The current (1996) national probabilistic seismic-hazard maps utilize information about geologic structure and tectonics of the central and eastern U.S. to compensate for uncertainty that arises from the short seismicity record. Geology was incorporated into the maps mainly as seven source zones that are delineated in three distinct ways. The North American stable continental region is divided into two large zones, the sparsely seismic Precambrian craton and the more active Phanerozoic rim. Five other source zones are much smaller - the Wabash Valley source zone is within the craton, whereas the Reelfoot Rift, eastern Tennessee, Charleston, and Charlevoix source zones are in the Phanerozoic rim of the continent. We document these zones and explain and justify their use. The seven zones provide a foundation from which we suggest a criterion for including more geology in future maps.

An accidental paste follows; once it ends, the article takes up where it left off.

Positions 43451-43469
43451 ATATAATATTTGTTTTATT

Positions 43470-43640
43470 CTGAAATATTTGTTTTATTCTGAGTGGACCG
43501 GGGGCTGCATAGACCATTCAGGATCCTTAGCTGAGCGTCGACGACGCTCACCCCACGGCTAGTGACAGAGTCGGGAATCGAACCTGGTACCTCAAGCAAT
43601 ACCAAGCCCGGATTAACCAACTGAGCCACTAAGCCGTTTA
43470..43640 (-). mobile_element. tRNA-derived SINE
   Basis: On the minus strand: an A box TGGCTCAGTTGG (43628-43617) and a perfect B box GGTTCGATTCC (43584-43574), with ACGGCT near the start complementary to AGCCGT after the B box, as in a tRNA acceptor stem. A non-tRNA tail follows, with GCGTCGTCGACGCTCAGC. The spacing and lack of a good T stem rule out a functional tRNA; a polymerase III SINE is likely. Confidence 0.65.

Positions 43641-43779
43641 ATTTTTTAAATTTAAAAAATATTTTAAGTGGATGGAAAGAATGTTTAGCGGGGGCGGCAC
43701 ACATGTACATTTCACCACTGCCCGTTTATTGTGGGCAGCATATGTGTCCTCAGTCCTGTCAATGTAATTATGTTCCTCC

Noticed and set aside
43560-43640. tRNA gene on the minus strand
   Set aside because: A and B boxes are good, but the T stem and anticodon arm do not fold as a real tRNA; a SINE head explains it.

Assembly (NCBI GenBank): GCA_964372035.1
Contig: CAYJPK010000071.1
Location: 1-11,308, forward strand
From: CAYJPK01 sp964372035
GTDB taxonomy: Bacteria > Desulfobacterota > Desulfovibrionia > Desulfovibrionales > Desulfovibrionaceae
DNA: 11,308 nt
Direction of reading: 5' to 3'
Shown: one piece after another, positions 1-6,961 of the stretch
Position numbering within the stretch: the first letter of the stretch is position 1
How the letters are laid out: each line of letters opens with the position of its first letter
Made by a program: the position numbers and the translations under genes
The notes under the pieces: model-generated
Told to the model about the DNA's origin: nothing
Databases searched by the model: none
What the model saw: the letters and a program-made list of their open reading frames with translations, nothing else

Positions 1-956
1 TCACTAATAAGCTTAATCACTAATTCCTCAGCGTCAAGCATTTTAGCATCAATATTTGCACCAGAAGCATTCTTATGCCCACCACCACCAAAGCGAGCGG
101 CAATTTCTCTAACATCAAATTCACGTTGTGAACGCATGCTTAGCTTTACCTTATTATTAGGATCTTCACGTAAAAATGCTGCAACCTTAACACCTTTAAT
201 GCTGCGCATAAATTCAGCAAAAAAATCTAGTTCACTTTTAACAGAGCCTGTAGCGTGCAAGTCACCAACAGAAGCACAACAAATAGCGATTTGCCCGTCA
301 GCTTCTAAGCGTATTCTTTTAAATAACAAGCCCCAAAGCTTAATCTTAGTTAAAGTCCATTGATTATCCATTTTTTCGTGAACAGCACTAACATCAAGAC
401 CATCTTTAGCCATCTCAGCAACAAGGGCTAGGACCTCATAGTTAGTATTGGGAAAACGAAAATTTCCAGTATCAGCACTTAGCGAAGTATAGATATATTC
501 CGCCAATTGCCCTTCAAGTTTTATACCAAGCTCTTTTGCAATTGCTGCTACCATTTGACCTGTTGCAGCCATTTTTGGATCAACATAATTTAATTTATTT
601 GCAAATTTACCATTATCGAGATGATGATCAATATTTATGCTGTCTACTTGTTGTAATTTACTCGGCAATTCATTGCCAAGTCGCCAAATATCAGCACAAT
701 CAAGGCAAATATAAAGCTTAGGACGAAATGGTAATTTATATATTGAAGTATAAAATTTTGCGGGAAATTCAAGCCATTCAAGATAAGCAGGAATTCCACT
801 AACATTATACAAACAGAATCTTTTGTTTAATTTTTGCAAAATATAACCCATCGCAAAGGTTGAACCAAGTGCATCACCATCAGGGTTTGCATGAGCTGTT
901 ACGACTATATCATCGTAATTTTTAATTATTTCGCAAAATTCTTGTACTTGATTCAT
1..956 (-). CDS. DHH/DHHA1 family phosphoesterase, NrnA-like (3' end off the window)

6. UNITED STATES STREAMFLOW DATA FROM US GEOLOGICAL SURVEY STREAM-GAGING STATIONS

    EPA Science Inventory

    The U.S. Geological Survey (USGS) stream-gaging program provides streamflow data for a variety of purposes that range from current needs, such as flood forecasting, to future or long-term needs, such as detection of changes in streamflow due to human activities or global warming....

  7. Geodetic vs. Geologic Measures of Fault Slip Rates in the Northern Walker Lane, Basin and Range Province, Western United States

    NASA Astrophysics Data System (ADS)

    Hammond, W. C.; Kreemer, C.; Blewitt, G.

    2008-05-01